Palestinian journalist and the Electronic Intifada founder Ali Abunimah argued it is not anti-Semitic to boycott Matisyahu.
Abunimah notes that, in a 2012 article in the Washington Post, Matisyahu explained he is “a strong supporter of Israel” and has often recorded and performed in Israel.
Matisyahu also supported Israel’s killing of 10 people on the Gaza Freedom Flotilla in 2010, Abunimah reveals. “No other country,” Matisyahu maintained “would put up with the crap that Israel does.”
The Palestinian BDS National Committee (BNC) endorsed Abunimah’s article.
Matisyahu has headlined fundraisers for the pro-Israel group Friends of the IDF, Abunimah indicates, and his music has been used in Israeli state propaganda videos, like “Sunshine Across Israel,” posted to the government’s official Facebook account.
The description of the video on YouTube credits Matisyahu and adds “Please credit Israel MFA for any use of this video.”
Journalist Benjamin Doherty discovered that Zed Films, a production company that has made propaganda videos for the Israeli government and other Israeli institutions, has also made videos for Matisyahu.
Matisyahu has also performed at numerous pro-Israel festivals.
Supporters of the boycott point to what they feel to be double standards, indicating that, in 1982, publications like the Rolling Stone criticized musicians and festivals who did not boycott apartheid South Africa. A leading Israeli journalist recently came out in support of characterizing Israel as an apartheid state, and South African anti-apartheid leader Desmond Tutu has defended comparisons between apartheid in his nation and apartheid in Israel, maintaining “I know firsthand that Israel has created an apartheid reality within its borders and through its occupation. The parallels to my own beloved South Africa are painfully stark indeed.”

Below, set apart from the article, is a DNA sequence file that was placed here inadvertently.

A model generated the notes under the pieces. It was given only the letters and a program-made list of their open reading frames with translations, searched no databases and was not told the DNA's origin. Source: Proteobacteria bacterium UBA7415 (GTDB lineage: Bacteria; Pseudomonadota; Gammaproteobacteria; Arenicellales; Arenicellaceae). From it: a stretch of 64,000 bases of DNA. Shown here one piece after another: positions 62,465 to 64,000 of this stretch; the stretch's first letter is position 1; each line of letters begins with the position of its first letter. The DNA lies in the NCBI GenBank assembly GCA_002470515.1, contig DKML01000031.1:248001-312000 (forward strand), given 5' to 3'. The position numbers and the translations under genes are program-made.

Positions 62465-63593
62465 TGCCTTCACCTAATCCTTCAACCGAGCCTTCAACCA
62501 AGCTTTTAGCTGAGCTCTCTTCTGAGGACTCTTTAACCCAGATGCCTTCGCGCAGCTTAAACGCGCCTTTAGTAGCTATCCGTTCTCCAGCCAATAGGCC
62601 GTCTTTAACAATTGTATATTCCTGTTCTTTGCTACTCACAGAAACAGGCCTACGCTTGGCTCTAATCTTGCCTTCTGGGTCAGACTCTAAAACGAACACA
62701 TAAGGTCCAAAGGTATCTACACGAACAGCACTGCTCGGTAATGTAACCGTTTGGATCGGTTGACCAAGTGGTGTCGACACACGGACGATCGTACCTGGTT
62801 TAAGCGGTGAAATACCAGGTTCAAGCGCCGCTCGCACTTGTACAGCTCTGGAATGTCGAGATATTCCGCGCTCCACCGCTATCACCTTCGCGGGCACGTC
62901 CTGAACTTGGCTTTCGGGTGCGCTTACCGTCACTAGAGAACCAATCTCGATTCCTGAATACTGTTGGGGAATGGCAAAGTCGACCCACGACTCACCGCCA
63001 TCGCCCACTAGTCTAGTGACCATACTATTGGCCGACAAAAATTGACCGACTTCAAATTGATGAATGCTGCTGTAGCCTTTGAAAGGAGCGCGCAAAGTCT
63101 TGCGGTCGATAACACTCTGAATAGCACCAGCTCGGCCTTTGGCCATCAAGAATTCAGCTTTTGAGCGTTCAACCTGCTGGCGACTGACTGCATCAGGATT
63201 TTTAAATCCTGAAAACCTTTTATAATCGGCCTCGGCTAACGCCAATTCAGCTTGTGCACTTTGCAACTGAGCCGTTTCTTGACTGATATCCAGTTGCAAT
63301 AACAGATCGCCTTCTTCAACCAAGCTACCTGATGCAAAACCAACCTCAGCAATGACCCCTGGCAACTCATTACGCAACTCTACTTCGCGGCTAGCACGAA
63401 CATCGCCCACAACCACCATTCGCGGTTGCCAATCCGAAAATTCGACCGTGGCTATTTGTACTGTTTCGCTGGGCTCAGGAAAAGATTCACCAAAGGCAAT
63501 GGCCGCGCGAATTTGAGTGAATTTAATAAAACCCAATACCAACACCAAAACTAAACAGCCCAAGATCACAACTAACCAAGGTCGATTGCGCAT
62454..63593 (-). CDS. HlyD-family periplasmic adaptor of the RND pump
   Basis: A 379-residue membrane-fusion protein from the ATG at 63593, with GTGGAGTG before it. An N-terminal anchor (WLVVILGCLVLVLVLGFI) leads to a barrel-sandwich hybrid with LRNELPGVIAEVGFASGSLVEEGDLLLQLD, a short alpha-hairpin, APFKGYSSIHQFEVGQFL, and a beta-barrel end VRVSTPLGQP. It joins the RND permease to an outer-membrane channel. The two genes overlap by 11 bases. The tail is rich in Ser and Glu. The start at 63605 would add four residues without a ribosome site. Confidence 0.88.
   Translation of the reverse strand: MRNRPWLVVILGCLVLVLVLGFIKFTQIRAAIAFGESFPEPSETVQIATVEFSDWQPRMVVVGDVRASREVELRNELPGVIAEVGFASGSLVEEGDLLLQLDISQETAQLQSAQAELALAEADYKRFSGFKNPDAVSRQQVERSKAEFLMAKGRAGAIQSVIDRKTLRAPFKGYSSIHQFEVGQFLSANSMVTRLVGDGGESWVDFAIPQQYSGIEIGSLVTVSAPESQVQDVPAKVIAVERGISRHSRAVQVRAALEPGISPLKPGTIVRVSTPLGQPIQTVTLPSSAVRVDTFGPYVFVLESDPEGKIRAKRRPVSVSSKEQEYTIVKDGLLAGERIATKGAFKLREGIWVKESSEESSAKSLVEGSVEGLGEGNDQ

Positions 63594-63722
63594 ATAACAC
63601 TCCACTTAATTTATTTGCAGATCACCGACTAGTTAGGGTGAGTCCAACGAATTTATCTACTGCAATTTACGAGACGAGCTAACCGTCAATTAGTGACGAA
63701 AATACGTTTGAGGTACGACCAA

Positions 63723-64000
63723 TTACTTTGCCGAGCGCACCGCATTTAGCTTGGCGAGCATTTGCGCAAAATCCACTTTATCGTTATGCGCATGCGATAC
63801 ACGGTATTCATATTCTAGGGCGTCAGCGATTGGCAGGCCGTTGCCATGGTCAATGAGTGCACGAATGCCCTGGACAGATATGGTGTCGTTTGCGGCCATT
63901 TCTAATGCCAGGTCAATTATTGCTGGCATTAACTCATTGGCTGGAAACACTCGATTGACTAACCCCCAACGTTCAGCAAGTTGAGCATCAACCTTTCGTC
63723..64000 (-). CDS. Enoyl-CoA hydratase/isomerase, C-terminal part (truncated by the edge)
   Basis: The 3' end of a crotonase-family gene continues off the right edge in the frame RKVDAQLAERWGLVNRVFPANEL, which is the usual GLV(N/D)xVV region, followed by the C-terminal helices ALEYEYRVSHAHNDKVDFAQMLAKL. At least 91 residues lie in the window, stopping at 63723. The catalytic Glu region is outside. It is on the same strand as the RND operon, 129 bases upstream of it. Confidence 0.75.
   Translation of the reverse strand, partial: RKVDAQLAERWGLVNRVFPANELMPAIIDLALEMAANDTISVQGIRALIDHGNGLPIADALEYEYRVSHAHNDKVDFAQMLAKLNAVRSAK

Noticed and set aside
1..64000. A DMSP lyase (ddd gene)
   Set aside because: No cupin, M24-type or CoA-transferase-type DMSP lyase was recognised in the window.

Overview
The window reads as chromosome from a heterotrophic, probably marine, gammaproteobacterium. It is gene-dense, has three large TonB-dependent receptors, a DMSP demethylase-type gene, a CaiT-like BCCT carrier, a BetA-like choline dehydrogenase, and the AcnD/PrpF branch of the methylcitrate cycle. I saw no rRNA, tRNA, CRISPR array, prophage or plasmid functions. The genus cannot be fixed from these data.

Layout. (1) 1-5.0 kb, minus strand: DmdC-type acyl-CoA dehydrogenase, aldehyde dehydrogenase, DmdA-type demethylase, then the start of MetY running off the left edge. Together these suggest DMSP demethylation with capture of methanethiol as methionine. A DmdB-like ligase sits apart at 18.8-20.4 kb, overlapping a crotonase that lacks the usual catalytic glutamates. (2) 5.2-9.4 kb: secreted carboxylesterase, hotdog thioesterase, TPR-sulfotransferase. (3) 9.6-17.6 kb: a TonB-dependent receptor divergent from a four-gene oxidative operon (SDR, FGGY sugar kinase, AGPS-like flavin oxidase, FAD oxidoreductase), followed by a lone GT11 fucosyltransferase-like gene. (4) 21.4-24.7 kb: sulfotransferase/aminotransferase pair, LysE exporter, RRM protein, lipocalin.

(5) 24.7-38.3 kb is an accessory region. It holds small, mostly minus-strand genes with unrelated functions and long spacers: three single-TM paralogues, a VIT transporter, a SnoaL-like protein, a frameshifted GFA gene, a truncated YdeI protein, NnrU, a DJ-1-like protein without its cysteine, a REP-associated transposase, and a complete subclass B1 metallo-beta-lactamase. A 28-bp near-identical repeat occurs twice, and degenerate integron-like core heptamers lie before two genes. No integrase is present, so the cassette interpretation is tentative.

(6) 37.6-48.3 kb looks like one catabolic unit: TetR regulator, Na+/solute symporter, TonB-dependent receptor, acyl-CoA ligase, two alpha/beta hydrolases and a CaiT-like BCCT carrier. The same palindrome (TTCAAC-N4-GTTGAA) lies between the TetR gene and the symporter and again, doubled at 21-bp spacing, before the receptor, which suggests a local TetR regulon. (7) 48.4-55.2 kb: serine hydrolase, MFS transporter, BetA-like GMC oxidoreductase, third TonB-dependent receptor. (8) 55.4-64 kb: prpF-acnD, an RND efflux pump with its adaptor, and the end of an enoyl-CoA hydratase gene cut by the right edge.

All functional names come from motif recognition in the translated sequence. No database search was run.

Those who oppose the boycott of Matisyahu have raised concerns that the decision to boycott Matisyahu in fact defies BDS principles, because the founders of BDS—which was called for by Palestinian intellectuals and activists—made it absolutely clear years ago that BDS targets institutions, not individuals.
As the movement writes on its official website (added emphasis):
In its 2005 BDS Call, Palestinian civil society has called for a boycott of Israel, its complicit institutions, international corporations that sustain its occupation, colonization and apartheid, and official representatives of the state of Israel and its complicit institutions. BDS does not call for a boycott of individuals because she or he happens to be Israeli or because they express certain views. Of course, any individual is free to decide who they do and do not engage with.
Opponents of the boycott have also argued that the boycott of Matisyahu, who is not Israeli, only serves to further perpetuate the conflation of Zionism, Judaism, and Jewishness—a conflation that is ultimately anti-Semitic.
Supporters firmly oppose this argument, nonetheless, arguing that their opposition to Matisyahu’s performance has nothing to do with Judaism or Jewishness.
Omar Barghouti, a Palestinian human rights activist and co-founder of the BDS movement and the Palestinian Campaign for the Academic and Cultural Boycott of Israel (PACBI), defended the decision to boycott the musician.
Barghouti, who literally wrote the book on BDS, told Mondoweiss the decision to cancel Matisyahu’s performance is “because of his record of hateful and racial incitement and his defense of Israeli war crimes and human rights violations, all of which directly contradict the human rights focus and spirit of the festival.”
“Matisyahu’s ethnicity, faith and other identity attributes are absolutely irrelevant to the campaign waged by human rights defenders in Spain against his show,” Barghouti explained.
Barghouti’s full statement is embedded below:
Human rights organizers in Spain have called on the Rototom festival to cancel an American singer’s show because of his record of hateful and racial incitement and his defense of Israeli war crimes and human rights violations, all of which directly contradict the human rights focus and spirit of the festival. What’s the fuss about?